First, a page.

# invertible matrix

Let $R$ be a ring and $M$ an $m\times n$ matrix over $R$. $M$ is said to be *left invertible* if there is an $n\times m$ matrix such that $NM={I}_{n}$, where ${I}_{n}$ is the $n\times n$ identity matrix^{}. We call $N$ a *left inverse ^{}* of $M$. Similarly, $M$ is

*right invertible*if there is an $n\times m$ matrix $P$, called a

*right inverse*of $M$, such that $MP={I}_{m}$, where ${I}_{m}$ is the $m\times m$ identity matrix. If $M$ is both left invertible and right invertible, we say that $M$ is

*invertible*. If $R$ is an associative ring, and $M$ is invertible, then it has a unique left and a unique right inverse, and they are in fact equal, we call this matrix the

^{}*inverse*of $M$.

^{}If $R$ is a division ring, then it can be shown that for any matrix $M$ over $R$, $M$ is left invertible iff it is invertible iff it is right invertible. In addition, when $M$ is invertible, it is a square matrix^{}. Furthermore, $R$ is a field iff for any square matrix $M$ (over $R$), $M$ is invertible implies that ${M}^{T}$, its transpose^{}, is invertible as well. Invertibility of matrices over a division ring can also be determined by quantities known as ranks and determinants^{}. It can be shown that a matrix over a division ring is invertible iff its left row rank (or right column rank) is full iff its determinant is non-zero. For example, the $2\times 2$ matrix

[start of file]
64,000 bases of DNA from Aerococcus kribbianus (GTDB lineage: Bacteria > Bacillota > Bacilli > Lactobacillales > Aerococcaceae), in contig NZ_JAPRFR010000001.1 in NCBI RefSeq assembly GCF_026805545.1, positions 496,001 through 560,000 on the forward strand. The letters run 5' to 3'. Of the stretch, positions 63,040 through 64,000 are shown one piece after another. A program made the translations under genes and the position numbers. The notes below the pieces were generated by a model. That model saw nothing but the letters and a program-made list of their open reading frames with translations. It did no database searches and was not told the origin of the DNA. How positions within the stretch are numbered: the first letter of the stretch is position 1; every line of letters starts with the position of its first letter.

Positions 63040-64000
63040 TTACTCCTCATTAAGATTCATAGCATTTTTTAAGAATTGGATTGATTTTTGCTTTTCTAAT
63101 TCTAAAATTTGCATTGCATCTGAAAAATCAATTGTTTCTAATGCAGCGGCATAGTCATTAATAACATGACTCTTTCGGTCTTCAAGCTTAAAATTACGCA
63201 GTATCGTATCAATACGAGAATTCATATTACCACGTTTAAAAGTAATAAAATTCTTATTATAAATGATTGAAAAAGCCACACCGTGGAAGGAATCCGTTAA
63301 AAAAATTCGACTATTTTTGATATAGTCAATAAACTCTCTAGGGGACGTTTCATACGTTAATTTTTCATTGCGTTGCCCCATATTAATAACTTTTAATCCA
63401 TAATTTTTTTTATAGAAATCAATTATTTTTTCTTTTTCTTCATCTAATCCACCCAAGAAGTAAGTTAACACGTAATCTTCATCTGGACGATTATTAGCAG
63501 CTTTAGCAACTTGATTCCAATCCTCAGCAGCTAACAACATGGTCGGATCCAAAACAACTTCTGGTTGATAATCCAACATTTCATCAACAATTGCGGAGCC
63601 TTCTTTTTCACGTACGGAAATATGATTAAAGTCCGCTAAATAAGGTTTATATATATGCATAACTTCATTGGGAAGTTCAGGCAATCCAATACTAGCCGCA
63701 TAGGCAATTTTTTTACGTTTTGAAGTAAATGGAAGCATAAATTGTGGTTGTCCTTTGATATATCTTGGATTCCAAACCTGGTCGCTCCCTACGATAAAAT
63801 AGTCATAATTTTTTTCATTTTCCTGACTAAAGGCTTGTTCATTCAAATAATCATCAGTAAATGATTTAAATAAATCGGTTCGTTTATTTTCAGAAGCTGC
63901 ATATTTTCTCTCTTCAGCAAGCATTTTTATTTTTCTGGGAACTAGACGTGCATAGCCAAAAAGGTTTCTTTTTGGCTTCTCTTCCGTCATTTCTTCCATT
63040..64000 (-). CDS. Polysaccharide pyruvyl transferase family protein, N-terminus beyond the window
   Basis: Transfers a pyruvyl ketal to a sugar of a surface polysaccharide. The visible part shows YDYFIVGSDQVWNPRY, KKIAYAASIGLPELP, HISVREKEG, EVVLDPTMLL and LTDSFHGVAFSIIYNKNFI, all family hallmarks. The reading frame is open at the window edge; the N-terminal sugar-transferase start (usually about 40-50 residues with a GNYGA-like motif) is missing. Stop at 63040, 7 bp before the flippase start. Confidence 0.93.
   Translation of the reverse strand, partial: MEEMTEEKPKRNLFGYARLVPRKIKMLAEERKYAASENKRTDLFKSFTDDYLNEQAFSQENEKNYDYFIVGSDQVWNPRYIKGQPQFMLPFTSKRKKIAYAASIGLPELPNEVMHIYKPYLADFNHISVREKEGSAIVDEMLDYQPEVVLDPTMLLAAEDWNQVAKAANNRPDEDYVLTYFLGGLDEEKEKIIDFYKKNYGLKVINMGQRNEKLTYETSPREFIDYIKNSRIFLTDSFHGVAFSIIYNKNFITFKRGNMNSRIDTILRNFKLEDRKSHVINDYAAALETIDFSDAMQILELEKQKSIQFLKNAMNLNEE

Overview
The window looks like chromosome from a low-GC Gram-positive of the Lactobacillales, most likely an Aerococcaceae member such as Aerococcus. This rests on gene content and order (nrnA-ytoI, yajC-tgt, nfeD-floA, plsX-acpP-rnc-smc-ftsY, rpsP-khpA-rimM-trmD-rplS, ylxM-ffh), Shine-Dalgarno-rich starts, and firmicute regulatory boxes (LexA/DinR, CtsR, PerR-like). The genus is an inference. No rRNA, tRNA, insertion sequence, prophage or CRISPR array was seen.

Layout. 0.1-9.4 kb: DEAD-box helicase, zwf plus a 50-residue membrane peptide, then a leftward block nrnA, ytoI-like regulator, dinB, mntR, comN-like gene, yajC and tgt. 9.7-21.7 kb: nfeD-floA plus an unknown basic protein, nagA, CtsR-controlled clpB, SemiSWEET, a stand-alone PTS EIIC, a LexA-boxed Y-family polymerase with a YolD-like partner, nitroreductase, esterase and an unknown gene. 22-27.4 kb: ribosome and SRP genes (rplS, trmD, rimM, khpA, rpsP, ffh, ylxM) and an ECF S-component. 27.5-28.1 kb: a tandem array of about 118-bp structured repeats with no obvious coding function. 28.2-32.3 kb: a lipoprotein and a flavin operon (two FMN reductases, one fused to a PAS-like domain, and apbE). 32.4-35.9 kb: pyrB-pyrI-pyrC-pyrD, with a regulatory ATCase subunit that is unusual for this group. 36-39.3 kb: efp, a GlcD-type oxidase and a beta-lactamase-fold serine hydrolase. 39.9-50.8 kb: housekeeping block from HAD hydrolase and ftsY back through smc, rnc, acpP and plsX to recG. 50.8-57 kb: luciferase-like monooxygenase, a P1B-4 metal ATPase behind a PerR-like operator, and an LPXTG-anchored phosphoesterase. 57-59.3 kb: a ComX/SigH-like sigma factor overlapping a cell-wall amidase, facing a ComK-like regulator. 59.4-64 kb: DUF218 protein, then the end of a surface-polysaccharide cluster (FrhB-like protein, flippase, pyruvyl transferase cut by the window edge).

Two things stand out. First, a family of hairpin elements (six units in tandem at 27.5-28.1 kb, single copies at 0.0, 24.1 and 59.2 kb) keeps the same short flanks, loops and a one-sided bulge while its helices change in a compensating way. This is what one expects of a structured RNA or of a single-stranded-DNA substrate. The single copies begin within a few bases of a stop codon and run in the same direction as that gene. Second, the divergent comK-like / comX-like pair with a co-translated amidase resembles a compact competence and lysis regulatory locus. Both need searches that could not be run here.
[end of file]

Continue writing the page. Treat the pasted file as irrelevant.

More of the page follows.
$$\left(\begin{array}{cc}\hfill 1\hfill & \hfill j\hfill \\ \hfill i\hfill & \hfill k\hfill \end{array}\right)$$ |

over the Hamiltonian quaternions is not invertible, as its determinant $k-ji=0$. It is interesting to note that, however, its transpose

$$\left(\begin{array}{cc}\hfill 1\hfill & \hfill i\hfill \\ \hfill j\hfill & \hfill k\hfill \end{array}\right)$$ |

is invertible, whose determinant is $2k\ne 0$. The relationship between determinants and matrix invertibility can also be used to prove the following: preservation of matrix invertibility upon matrix transposition^{} implies commutativity of division ring $D$. This can be done as follows: given any $a,b\in D$, the $2\times 2$ matrix

$$\left(\begin{array}{cc}\hfill ab\hfill & \hfill b\hfill \\ \hfill a\hfill & \hfill 1\hfill \end{array}\right)$$ |

is not invertible because its determinant is $0$. Therefore, its transpose

$$\left(\begin{array}{cc}\hfill ab\hfill & \hfill a\hfill \\ \hfill b\hfill & \hfill 1\hfill \end{array}\right)$$ |

is also not invertible, and its determinant is $0=ab-ba$, whence $D$ is a field.

Title | invertible matrix |
---|---|

Canonical name | InvertibleMatrix |

Date of creation | 2013-03-22 19:23:09 |

Last modified on | 2013-03-22 19:23:09 |

Owner | CWoo (3771) |

Last modified by | CWoo (3771) |

Numerical id | 11 |

Author | CWoo (3771) |

Entry type | Definition |

Classification | msc 15-01 |

Classification | msc 15A09 |

Classification | msc 15A33 |